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The Five Phases of Magic the Gathering

It’s no secret that Magic: the Gathering is a complex game–the world’s most complex, according to some. It doesn’t help either that each turn is divided into five phases or that each phase is further subdivided into steps. Throw the concept of priority into the mix, and you can see why playing a four-player commander game can melt beginners’ brains.

Still with us? Fantastic, let’s untap and go to our upkeep.

The Beginning Phase

The beginning phase mostly happens quickly and without much decision-making. It consists of three steps: untap, upkeep, and draw. In more restricted formats like standard and limited, you’ll barely even notice the beginning phase and simply turn your permanents vertically before drawing a card and proceeding with your turn. Occasionally you might encounter triggered abilities that read ‘At the beginning of your upkeep . . .’, such as Bitterblossom (below).

Commander games are notorious for creating complex situations that cause multiple upkeep triggers to stack. Remember that if it’s your turn, you get to choose the order in which these triggers resolve.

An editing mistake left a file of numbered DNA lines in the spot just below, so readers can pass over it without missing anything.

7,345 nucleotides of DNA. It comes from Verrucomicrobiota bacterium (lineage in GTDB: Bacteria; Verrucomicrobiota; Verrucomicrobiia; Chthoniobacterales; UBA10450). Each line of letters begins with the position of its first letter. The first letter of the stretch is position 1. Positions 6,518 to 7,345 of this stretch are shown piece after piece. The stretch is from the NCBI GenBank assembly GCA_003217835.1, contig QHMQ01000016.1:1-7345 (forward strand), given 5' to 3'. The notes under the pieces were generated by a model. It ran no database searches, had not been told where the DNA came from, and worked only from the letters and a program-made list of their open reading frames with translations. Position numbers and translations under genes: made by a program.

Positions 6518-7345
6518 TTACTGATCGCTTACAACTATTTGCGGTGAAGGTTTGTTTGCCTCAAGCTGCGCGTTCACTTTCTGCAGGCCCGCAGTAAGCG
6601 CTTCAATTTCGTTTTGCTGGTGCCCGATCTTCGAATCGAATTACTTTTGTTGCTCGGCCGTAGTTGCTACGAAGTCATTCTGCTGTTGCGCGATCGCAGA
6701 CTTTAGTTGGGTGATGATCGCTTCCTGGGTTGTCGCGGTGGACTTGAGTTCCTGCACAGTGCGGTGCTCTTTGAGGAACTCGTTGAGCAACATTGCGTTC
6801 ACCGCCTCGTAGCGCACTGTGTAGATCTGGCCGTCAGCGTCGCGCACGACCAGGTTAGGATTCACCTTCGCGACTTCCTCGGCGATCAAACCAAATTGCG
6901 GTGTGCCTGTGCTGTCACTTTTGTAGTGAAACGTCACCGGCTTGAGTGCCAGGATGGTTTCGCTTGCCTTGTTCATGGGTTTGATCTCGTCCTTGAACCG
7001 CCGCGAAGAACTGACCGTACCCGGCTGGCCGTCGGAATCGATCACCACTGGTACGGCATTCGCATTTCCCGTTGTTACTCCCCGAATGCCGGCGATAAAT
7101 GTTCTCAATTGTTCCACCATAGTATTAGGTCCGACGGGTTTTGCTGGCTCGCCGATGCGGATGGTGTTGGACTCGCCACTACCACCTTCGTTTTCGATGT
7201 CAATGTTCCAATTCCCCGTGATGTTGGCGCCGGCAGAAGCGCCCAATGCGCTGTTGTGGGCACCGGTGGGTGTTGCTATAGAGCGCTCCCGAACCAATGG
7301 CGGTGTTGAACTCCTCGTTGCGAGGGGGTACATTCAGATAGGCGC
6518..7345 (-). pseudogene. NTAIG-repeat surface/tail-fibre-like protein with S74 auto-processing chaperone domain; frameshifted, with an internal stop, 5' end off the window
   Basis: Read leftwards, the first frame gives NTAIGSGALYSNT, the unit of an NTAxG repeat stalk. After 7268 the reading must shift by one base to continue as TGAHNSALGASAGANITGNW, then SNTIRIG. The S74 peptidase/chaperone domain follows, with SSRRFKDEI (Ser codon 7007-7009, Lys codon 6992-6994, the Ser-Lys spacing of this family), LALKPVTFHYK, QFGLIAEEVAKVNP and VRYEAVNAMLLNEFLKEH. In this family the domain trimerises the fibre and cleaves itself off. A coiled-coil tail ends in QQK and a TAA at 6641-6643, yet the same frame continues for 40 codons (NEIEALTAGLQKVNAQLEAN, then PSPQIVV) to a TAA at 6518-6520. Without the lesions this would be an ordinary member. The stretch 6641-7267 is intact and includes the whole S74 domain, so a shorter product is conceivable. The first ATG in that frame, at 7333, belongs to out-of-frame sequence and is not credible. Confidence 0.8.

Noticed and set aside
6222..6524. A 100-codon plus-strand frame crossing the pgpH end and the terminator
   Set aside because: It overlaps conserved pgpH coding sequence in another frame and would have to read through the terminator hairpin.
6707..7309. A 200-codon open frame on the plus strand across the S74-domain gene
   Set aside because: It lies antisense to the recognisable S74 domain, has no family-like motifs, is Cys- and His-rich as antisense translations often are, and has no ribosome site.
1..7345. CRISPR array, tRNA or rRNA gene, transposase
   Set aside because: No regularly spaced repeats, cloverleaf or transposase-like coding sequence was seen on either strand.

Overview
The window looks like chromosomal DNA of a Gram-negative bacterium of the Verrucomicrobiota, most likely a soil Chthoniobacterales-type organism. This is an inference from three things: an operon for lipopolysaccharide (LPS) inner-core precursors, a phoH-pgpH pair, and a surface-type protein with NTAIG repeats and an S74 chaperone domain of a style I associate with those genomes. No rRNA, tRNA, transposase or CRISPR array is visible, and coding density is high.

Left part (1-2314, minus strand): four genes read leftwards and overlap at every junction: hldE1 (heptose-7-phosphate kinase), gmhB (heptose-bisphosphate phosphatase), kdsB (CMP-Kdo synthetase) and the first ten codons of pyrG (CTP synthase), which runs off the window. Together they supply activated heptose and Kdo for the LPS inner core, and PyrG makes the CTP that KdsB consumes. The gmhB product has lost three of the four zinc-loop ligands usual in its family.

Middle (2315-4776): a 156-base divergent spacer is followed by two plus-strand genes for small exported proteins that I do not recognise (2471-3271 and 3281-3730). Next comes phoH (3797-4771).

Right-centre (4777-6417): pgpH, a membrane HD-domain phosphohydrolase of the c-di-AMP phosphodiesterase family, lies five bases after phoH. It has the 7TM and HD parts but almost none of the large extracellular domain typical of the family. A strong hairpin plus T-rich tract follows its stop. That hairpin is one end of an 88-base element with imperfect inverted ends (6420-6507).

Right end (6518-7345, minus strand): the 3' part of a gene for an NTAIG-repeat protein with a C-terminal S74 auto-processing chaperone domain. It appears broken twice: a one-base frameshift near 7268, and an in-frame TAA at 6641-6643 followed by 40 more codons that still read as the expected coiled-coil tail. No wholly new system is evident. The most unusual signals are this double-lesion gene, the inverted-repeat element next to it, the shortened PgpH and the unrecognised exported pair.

Moving on, you can breeze through the beginning phase in most situations as long as there’s nothing to worry about in your upkeep. However, beware that an experienced opponent may cast instant speed spells in your upkeep and draw phases, which is particularly annoying if it’s a discard spell and you’re forced to discard the card you just drew before your pre-combat main phase or if they tap your lands.

If nothing is stopping you, just untap, upkeep, draw and go to your pre-combat main phase.

Pre-combat Main Phase

All right, we’ve untapped, drawn, our opponents have had their first chance to mess with us, and now we get to play the game. This is the first opportunity we have to play sorcery-speed permanents and spells like our one land per turn, creatures, enchantments, artifacts, planeswalkers, and, of course, sorceries. Anything that you can’t play at instant speed can only be played in one of your main phases while the stack is empty.

However, that doesn’t mean that you should always play something in your pre-combat main phase; you’ve got another after combat called the post-combat main phase. For example, you should consider playing your creatures post combat if they don’t have haste or impact combat in some way, i.e., not Elesh Norn.